This time we managed to get through the whole Kata, and even found some time to discuss one of the issues bothering some of the participants already from the start, namely error checking. Andreas and I went down that path while on the flight from the Agile Business Conference 2006 and had some learning to share. The main point being that error checking, like checking for score() being called before the game is finished (remember, the user stories actually calls for the game being finished) has to be made explicit, obviously driven by a user story (the user in this case being what ever actor is interested in such a message).

But, the most interesting thing was that we where very explicit about doing a refactoring to get a design which is better suited to fit new functionality into. I think we actually made a few steps better than Uncle Bob’s original. That feels nice 😉

Coder’s Dojo Sweden is open!

Yesterday Andreas Larsson and myself hosted the first ever Coder’s Dojo in Sweden. If you have never heard about it before you can visit its home page and explore more.

It was an interesting experience. Having run through the Bowling Kata a number of times, both together and by ourselves, we still found that discussing with people was a learning experience since many of the attendees did not have the experience we did. And as always, talking about something forces you to be clear in a way you don’t need to otherwise.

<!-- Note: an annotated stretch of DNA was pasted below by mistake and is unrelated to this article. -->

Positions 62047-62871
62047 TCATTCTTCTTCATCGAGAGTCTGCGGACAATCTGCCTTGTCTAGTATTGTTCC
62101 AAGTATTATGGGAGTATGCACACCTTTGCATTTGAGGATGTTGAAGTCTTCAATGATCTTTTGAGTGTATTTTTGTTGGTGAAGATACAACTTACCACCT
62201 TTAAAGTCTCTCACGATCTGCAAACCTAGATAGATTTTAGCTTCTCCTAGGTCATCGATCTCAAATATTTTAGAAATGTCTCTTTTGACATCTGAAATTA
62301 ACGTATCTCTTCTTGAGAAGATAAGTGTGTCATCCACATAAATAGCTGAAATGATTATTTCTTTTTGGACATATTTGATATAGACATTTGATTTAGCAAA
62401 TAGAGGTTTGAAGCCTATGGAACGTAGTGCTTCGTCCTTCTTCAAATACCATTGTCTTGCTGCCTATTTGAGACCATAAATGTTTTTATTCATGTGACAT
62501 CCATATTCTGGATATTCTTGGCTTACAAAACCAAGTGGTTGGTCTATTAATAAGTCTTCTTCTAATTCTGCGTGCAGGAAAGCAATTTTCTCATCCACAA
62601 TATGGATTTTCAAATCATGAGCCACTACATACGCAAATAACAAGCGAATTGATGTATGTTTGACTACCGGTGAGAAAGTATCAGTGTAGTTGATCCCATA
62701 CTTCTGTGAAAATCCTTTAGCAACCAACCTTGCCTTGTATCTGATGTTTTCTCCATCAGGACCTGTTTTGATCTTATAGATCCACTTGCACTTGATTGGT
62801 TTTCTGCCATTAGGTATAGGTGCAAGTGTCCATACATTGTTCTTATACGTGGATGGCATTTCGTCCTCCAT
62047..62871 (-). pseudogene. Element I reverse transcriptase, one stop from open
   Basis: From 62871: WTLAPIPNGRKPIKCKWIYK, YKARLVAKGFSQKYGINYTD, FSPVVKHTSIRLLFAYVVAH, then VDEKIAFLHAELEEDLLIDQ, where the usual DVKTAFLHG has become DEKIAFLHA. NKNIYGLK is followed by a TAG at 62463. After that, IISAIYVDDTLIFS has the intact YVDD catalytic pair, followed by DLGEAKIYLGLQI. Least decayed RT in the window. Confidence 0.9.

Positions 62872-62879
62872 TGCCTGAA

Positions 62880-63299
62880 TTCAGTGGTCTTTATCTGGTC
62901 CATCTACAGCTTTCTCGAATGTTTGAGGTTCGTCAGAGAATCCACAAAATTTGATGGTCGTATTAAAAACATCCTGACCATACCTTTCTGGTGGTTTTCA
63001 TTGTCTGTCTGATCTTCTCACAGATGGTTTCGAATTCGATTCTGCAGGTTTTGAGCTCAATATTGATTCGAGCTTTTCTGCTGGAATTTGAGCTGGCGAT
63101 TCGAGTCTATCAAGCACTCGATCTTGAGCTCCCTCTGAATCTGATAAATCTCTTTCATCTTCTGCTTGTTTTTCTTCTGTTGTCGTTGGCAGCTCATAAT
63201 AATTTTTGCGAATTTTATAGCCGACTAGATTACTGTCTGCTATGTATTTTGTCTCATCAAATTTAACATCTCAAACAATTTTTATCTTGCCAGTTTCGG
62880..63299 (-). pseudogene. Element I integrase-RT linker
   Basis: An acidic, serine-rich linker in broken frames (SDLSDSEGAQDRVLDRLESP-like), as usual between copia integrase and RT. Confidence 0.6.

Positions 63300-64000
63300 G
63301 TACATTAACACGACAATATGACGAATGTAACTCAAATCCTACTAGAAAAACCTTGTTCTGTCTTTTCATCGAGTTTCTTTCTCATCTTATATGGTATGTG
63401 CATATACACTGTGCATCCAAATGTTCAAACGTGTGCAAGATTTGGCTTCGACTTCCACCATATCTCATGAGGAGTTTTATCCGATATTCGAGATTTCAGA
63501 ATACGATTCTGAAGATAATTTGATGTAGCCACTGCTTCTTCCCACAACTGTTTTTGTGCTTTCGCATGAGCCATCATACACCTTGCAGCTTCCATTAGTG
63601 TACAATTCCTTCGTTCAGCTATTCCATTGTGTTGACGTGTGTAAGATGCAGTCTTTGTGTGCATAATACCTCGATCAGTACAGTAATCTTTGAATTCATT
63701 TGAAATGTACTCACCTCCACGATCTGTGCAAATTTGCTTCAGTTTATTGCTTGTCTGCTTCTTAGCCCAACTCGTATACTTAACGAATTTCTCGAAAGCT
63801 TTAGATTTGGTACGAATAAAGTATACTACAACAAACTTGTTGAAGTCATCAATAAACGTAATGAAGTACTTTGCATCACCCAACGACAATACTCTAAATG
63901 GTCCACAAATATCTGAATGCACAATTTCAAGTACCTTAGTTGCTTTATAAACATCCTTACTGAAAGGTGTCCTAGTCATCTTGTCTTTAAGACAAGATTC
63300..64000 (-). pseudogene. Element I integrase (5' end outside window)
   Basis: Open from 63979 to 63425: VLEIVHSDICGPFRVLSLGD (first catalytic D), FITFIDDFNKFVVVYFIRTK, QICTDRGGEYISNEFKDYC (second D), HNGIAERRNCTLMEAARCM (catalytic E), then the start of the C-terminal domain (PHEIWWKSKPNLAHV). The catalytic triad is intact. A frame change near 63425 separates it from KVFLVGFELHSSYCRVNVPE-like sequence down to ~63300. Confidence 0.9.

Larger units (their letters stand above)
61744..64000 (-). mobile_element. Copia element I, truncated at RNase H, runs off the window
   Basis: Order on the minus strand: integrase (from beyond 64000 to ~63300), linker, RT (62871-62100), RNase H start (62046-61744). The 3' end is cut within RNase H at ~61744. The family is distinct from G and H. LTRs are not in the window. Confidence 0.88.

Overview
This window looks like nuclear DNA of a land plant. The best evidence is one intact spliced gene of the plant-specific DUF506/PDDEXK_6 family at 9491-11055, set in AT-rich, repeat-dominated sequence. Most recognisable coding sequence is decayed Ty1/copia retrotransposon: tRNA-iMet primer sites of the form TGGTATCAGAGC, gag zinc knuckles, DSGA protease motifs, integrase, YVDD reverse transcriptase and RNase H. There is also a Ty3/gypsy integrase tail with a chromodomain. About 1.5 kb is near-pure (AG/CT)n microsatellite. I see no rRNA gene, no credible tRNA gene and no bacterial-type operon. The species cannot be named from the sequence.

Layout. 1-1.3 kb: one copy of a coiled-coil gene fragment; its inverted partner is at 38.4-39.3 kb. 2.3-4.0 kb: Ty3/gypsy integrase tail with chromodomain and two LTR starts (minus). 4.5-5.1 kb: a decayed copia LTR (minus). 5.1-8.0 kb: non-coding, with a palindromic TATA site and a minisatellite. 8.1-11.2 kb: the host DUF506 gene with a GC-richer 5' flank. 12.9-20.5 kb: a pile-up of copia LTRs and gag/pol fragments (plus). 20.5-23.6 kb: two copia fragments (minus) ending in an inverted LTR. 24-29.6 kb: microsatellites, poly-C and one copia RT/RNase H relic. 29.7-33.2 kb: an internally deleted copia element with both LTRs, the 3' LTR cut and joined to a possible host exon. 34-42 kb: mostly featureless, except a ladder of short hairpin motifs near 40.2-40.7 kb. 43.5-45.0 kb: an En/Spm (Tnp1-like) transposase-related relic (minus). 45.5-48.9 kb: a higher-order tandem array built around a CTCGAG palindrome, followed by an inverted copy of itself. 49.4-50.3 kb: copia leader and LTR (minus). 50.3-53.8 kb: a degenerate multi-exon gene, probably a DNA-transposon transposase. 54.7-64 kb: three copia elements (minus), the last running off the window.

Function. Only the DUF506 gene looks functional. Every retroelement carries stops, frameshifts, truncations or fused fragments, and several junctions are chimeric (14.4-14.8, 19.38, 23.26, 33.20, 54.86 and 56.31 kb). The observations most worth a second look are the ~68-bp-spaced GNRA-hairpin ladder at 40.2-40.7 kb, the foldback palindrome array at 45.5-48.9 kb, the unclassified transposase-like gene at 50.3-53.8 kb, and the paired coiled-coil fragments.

My personal insight with the Kata the way we played it out (inspired by Uncle Bob’s presentation of it) was how strong the urge to create new classes is in all of us. Andreas and I fell into that same hole when we did the Kata in Oulu the night before XP2006.

I also discovered that I had insights that I where not aware of with regards to the brittleness of testcases; that you should be careful to test the intended behaviour, and not the design. E.g. when doing the first test case for the Bowling Kata, don’t test that the score of the created (presumed empty) game is zero. That’s implementation! The required behaviour (and the only thing that should be tested) is that calculating the score, after all the rolls of the game, should give the correct result.

And of course, you can find a lot of thinking on the BDD (Behaviour Driven Development) on the web.